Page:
An Illinois non-compete agreement limits the signing party’s capacity to work for a competitor in the same industry as their employer. Non-competes are only enforced by the courts if the restrictive language is reasonable and the limitations necessary to prevent unfair competition against the employer. This contract is also frequently used in the sale of a company to ensure that the previous owner does not solicit their former clients, disclose trade secrets, or otherwise compete with the business.
Non-compete agreements are enforceable contracts in Illinois. State statutes specify numerous requirements that must be satisfied for a non-compete to be valid, as well as situations where non-competes cannot be employed.
The statutes regulating non-competes state that an agreement will be invalid unless the arrangement:
- Involves sufficient consideration;
- Is ancillary to a valid employment contract.
- Is limited to protecting a legitimate business interest only;
- Does not cause undue hardship to the restricted party; and
- Is not harmful to the public.
A copy of the non-compete must be given from the employer to the employee fourteen (14) days before they begin work or before the agreement’s execution. The employee must also receive a written notice stating that they have the right to consult with a lawyer before signing the agreement.
- Low-salary employees. It is prohibited to enforce a non-compete against an employee earning $75,000 a year or less.
- COVID-19. Employees who lost their jobs due to the COVID-19 pandemic cannot be restricted by a non-compete.
- Public Labor Relations Act/Educational Labor Relations Act. A non-compete agreement cannot be enforced against individuals who are parties to collective bargaining agreements under the Public Labor Relations Act or Educational Labor Relations Act.
- Construction workers. Non-competes are unenforceable for construction workers (except those mainly involved in management, engineering, architecture, design, and sales or who are shareholders, partners, or owners).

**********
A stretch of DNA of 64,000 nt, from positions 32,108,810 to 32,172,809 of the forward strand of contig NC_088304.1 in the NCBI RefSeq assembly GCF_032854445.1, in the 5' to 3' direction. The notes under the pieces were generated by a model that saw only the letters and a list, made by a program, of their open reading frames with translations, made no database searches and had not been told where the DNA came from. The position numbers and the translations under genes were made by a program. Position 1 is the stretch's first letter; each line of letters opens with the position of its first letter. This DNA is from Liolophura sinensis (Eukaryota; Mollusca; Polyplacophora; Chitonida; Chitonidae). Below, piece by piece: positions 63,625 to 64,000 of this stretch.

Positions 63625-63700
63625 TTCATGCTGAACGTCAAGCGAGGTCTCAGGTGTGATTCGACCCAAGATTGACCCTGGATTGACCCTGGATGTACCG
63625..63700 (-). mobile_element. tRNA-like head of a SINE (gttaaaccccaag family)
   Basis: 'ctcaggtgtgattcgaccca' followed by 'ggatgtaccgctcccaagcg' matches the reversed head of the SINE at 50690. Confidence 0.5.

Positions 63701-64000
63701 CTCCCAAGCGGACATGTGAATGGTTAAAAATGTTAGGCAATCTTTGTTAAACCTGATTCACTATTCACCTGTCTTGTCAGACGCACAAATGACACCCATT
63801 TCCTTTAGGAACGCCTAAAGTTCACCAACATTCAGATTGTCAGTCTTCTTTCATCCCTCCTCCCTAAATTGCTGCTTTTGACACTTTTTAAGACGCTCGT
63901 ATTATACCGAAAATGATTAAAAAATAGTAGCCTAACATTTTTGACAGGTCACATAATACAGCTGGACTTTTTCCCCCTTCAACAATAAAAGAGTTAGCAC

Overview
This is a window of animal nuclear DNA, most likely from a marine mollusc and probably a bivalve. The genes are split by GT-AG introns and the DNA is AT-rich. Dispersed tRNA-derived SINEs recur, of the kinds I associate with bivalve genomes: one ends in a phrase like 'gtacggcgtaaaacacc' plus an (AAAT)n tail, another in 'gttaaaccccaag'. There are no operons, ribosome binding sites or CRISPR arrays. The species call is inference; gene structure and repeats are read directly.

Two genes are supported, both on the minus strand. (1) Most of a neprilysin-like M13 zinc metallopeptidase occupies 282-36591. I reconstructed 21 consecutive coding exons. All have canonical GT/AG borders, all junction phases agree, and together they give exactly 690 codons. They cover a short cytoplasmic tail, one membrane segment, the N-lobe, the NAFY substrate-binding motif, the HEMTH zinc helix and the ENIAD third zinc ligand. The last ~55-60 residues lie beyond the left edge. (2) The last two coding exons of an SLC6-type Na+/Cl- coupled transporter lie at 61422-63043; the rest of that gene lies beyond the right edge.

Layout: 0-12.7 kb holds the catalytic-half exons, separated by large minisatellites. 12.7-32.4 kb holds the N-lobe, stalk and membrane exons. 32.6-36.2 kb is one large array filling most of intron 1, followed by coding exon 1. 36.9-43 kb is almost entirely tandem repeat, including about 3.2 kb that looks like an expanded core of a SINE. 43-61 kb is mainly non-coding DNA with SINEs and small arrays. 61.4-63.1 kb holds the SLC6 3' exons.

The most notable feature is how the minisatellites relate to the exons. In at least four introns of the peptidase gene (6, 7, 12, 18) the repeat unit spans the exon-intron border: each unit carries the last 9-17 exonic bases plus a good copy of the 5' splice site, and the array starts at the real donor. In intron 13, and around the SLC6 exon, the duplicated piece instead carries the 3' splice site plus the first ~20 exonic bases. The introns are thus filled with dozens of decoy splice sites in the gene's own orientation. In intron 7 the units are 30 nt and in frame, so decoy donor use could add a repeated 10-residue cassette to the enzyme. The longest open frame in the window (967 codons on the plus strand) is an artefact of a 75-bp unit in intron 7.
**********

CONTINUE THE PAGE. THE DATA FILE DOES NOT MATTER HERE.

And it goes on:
- Broadcasters. A restrictive covenant cannot be placed on broadcast industry employees.
- Lawyers. A restriction on a lawyer’s ability to practice law is unenforceable. An exception applies to agreements concerning a lawyer’s retirement benefits.
State statutes do not impose a specific maximum time period for non-competes, and courts will consider whether the restriction’s duration is necessary for the employer’s protection on a case-by-case basis. In the past, Illinois courts have upheld non-competes with durations of two (2) and five (5) years.
As with the other restrictions in a non-compete agreement, the area covered by the agreement cannot go beyond what is required to protect the employer’s business interests. Courts will compare the agreement’s geographic scope to the area where the employer operates their business when assessing whether a geographic restriction is enforceable.
Illinois state law indicates that adequate consideration is at least two (2) years of employment after a non-compete is signed or work-related/monetary benefits (which can be provided in addition to employment or on its own). In one case, consideration was defined as:
“Any act or promise that benefits one party or disadvantages the other is sufficient consideration to support the formation of a contract.“
The Illinois Court of Appeals has stated that two (2) years of employment is the minimum for the contract to be enforceable. By contrast, federal district court judges disagreed with this minimum requirement and have allowed shorter periods of employment as sufficient consideration.
- 820 ILCS 90/15
- 820 ILCS 90/ Illinois Freedom to Work Act
- 820 ILCS 90/20
- 820 ILCS 90/10(a)
- 820 ILCS 90/10(c)
- 820 ILCS 90/10(d)
- 820 ILCS 17/10(a)
- IL R S CT RPC Rule 5.6
- 820 ILCS 90/7
- Millard Maint. Serv. Co. v. Bernero, 207 Ill. App. 3d 736, 749-50, 566 N.E.2d 379, 387-88 (1990)
- Mohanty v. St. John Heart Clinic, S.C., 225 Ill. 2d 52, 77-78, 866 N.E.2d 85, 99-100 (2006)
- AssuredPartners, Inc. v. Schmitt, 2015 IL App (1st) 141863, ¶35-36, 44 N.E.3d 463, 472-73 (2015)
- Cambridge Eng’g, Inc. v. Mercury Partners 90 BI, Inc., 378 Ill. App. 3d 437, 448, 879 N.E.2d 512, 522-23 (2007)
- 820 ILCS 90/5
- Bires v. Waltom, LLC, 662 F. Supp. 2d 1019, 1028 (N.D. Ill. 2009)
- Fifield v. Premier Dealer Servs., Inc., 2013 IL App (1st) 120327, ¶19, 993 N.E.2d 938, 943-44 (2013)
- Montel Aetnastak, Inc. v. Miessen, 998 F. Supp. 2d 694, 716 (N.D. Ill. 2014)
- Cumulus Radio Corp. v. Olson, 80 F. Supp. 3d 900, 909 (C.D. Ill. 2015)
- Stericycle, Inc. v. Simota, No. 16 C 4782, 2017 WL 4742197, at *5 (N.D. Ill. Oct. 20, 2017)
- Arpac Corp. v. Murray, 226 Ill. App. 3d 65, 79-80, 589 N.E.2d 640, 651-52 (1992)
- 820 ILCS 90/35
Illinois Non-Disclosure Agreement – A legal document that prohibits a recipient of confidential information from sharing it with unauthorized parties.
Illinois Non-Solicitation Agreement – Limits an employee from contacting certain parties (e.g., customers, clients, co-workers) after they’ve departed from the company.